The whole thing started because of a random encounter. While I knew was in the region I had no clue that in a Orc hunt was in the works until it occurred. Luckily it happened late in the session so I had some time to prepare. Otherwise I would have winged at least an orc outpost and then prepare something more elaborate later. A lot of my campaigns have moments like this and it is what I feel the essence of running a fantasy sandbox.
Another I will point is that I have no problem with high level parties going up against low level opposition. When you run sandbox campaigns that can and will happen. Of course there are always consequences even if they manage to spectacularly slaughter hundreds as they did in this adventure. And those consequences led to... yup even more adventures. Perhaps against a more experienced foe or perhaps not.
The map is actually something I drew up long ago
I been working on a master map of the Majestic Wilderlands for a while so I just exported what I had done and overlaid the information from this map on it.
I plan to use this at some point to use this as the basis for something I call a mega-wilderness.
Players been having a go at the Orcs of Deathwoods since my campaigns of the early 80s. Somehow the orcs always managed to bounce back.
The use of Battlesystem went well. As it turned out it was good that brought it as I had to use the counter for large rooms in the orc warrens with each counter representing four orcs.
Basically the way Battlesystem work is that you look at the target's AC, the attackers THACO, subtract one from the other which produces a modifier. A higher modifier is worse. Then you roll 2d6, add the modifier and look it up on the Battlesystem chart. This produces the number of hit dice of damage.
Battlesystem abstracts damage and hit points into Hit Dice. So an Orc has 1 HD, a Ogre has 4 HD and so on. They reached back to Chainmail for the inspiration on this.
Then you shift to a higher dice column if you have a damage bonus. So a unit doing 1d8+2 would start with the d8 column and shift over to the d10 column and then the d12 column. Multiple attacks each look up their damage separately and are added together. For heroes each HD of damage inflicted on them does 4 hp.
As pointed out earlier the system is built when there is 10 individuals per figure. When you have 5:1 or individual a +modifiers is added on top of everything else. For individuals this is +15.
So I figured out the math for Ascending AC and using To Hit Modifier instead of THACO. It worked well in play but I had to write down a table of everybody AC and modifiers to make it go quickly. It wasn't enough to just have the stats on cards.
The battles are not as challenging as they could have been. In the first one advancing in close order was a big mistake against the fireball the parties possessed. The orcs quickly suffered morale checks, failed, and ran. The second was better as the orcs advanced in skirmish formation and the battle went as well as I hoped. The party had their backs on the wall and were bloodied but they managed to execute a plan that saved the day for them.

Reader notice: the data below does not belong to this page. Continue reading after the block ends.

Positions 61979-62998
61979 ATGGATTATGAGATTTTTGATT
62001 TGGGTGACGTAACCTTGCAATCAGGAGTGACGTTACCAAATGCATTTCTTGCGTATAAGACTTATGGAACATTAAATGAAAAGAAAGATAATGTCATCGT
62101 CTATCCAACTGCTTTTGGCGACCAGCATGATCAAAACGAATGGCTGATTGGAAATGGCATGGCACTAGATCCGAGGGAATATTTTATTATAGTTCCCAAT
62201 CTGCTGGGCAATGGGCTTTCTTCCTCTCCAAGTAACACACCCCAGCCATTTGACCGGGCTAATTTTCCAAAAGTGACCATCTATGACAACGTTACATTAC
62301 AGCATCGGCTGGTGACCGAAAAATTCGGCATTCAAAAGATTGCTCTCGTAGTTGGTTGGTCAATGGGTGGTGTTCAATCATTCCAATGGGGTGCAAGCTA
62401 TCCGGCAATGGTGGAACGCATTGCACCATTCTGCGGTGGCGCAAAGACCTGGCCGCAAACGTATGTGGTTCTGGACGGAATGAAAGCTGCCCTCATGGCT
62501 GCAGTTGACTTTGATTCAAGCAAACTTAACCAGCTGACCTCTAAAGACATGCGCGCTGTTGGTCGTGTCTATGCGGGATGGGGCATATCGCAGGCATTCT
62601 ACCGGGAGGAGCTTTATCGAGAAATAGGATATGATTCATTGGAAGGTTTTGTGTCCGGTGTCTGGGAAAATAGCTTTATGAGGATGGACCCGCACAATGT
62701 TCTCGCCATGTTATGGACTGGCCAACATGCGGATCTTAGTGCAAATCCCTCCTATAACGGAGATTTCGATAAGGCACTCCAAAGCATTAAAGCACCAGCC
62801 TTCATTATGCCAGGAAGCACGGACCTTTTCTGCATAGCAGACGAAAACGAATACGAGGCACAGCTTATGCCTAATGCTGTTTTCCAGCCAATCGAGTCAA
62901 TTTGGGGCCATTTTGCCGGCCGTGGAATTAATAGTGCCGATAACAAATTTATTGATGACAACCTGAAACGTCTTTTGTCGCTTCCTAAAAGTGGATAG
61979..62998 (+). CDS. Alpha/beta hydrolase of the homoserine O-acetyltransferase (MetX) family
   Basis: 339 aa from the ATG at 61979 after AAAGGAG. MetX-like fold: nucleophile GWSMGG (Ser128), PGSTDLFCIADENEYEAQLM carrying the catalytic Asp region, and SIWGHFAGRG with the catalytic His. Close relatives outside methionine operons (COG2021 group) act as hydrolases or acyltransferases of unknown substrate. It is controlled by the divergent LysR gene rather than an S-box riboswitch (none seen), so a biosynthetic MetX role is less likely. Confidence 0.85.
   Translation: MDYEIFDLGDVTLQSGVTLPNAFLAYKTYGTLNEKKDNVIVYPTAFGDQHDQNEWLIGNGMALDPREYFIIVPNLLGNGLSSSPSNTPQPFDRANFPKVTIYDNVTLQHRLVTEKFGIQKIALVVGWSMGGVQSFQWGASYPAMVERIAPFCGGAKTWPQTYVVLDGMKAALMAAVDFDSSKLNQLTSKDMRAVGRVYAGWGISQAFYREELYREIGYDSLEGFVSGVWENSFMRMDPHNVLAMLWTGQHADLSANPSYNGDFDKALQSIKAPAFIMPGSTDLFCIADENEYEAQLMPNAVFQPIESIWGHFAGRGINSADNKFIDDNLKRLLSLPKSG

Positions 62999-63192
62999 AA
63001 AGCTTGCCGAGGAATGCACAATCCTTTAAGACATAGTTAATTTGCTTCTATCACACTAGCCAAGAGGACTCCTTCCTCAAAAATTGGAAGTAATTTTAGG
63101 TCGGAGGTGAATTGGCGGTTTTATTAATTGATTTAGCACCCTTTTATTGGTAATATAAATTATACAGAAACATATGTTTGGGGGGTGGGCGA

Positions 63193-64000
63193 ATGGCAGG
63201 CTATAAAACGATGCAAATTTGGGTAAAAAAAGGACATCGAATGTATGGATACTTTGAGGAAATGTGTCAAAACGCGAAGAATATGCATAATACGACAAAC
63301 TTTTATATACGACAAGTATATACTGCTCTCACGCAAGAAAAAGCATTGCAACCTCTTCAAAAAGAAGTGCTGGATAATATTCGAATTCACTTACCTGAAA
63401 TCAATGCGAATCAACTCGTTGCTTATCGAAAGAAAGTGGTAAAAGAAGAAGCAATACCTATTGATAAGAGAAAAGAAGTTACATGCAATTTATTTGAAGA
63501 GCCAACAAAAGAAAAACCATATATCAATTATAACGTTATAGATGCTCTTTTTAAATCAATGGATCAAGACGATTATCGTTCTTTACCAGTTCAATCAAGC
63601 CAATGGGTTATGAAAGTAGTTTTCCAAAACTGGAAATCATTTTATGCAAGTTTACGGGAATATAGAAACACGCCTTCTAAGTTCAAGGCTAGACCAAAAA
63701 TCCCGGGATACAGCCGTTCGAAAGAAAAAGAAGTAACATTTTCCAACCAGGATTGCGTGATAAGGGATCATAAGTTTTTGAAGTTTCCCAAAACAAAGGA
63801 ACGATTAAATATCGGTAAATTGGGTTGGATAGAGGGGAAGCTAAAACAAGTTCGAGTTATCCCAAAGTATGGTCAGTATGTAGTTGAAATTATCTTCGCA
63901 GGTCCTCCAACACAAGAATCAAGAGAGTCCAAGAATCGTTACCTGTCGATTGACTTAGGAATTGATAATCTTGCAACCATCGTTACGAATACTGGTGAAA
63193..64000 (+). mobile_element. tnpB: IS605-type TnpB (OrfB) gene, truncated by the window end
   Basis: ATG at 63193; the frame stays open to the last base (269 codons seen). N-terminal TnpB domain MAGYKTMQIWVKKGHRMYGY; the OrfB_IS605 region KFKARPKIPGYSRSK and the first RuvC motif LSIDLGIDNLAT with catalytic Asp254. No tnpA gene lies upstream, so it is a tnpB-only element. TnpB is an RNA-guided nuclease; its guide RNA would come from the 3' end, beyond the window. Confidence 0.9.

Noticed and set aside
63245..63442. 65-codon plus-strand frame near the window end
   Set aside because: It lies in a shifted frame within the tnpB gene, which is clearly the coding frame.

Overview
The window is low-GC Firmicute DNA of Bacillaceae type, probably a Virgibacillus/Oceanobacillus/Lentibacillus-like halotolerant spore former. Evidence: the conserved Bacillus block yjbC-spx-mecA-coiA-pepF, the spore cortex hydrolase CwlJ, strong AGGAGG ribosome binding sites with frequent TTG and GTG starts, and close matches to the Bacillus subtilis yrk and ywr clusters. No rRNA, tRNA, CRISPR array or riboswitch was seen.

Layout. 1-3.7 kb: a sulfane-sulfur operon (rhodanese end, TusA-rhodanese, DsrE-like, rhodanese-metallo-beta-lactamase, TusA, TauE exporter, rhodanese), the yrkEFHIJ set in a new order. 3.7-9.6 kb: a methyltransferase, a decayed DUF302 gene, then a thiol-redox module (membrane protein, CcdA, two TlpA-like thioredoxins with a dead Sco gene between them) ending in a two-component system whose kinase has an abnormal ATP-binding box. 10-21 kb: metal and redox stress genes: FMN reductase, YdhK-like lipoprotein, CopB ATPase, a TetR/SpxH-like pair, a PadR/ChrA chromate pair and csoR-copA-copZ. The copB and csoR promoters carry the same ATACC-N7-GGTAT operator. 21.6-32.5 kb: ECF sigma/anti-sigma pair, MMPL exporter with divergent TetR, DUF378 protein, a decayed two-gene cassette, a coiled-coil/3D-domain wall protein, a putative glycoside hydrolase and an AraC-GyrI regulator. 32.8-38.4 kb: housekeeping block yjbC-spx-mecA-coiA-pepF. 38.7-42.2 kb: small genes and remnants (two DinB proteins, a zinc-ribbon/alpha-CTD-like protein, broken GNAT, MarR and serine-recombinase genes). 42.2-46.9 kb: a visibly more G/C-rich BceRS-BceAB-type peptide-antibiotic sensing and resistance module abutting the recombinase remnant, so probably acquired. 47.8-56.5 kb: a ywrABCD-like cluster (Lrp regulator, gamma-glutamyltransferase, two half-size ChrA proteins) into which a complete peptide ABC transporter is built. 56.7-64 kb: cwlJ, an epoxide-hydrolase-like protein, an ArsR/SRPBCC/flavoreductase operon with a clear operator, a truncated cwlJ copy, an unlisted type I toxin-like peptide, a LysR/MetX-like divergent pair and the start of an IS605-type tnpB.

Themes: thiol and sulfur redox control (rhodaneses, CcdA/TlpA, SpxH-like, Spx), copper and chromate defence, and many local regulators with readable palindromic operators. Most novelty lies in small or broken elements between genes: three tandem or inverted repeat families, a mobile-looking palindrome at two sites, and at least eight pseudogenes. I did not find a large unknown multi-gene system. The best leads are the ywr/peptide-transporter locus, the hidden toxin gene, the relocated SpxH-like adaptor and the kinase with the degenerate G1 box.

I have to save for the OD&D fighter, mass combat is where they shine. Now the group had a lot of fireball runes (think scrolls) so it wasn't readily apparent. But on reflection the fighters were the ones really pumping out the damage. Especially against the one HD creatures. I think a lot of the complaints about fighters vs magic-users would disappear if mass combat was used more.
The Orc Wizard really made a difference as well. In any setting using DnD mechanic having heroes is critical. Heroes will need some forces but there are cases, this this one, where a group of only heroes is enough to turn back the orcs.
Two other things I overlooked. The Orc wizard's magic items, just plumb forgot to use them. Although after the attack of the knight and the fire elemental probably wouldn't not have made any difference. Then I forgot to add Warg Riders. The big impact of having them is that they are not considered 1HD creatures as the mount and rider combine to produce the final stat card.
Timewise both battles did not much longer than a regular OD&D combat which was a pleasant surprise. With experience it would probably take just as long. One time saver is that you treat each unit (with 4 to 15 figures) as a single entity..
Speaking of unit cards you can download the ones I made from here.
Now that I have run Battlesystem I am really impressed with it. At its heart it uses a Binomial distribution chart to quickly resolve d20 combat. This means it can be applied to ANY edition edition of DnD. Something I intend to try with the Dungeon Crawl Classics RPG.
The player complaints was the switch to 2d6 low, and the fact we were using counters. Unfortunately any method to use a d20 roll high would be cumbersome. And any simple method would not be accurate or fair. Binominal distribution allows to calculate the odds of success over many trials (i.e. rolls) . The result is a bell curve which means multiple dice need to be roll. Battlesystem elected to use 2d6.
I hope you find this informative and give 1st edition Battlesystem a try.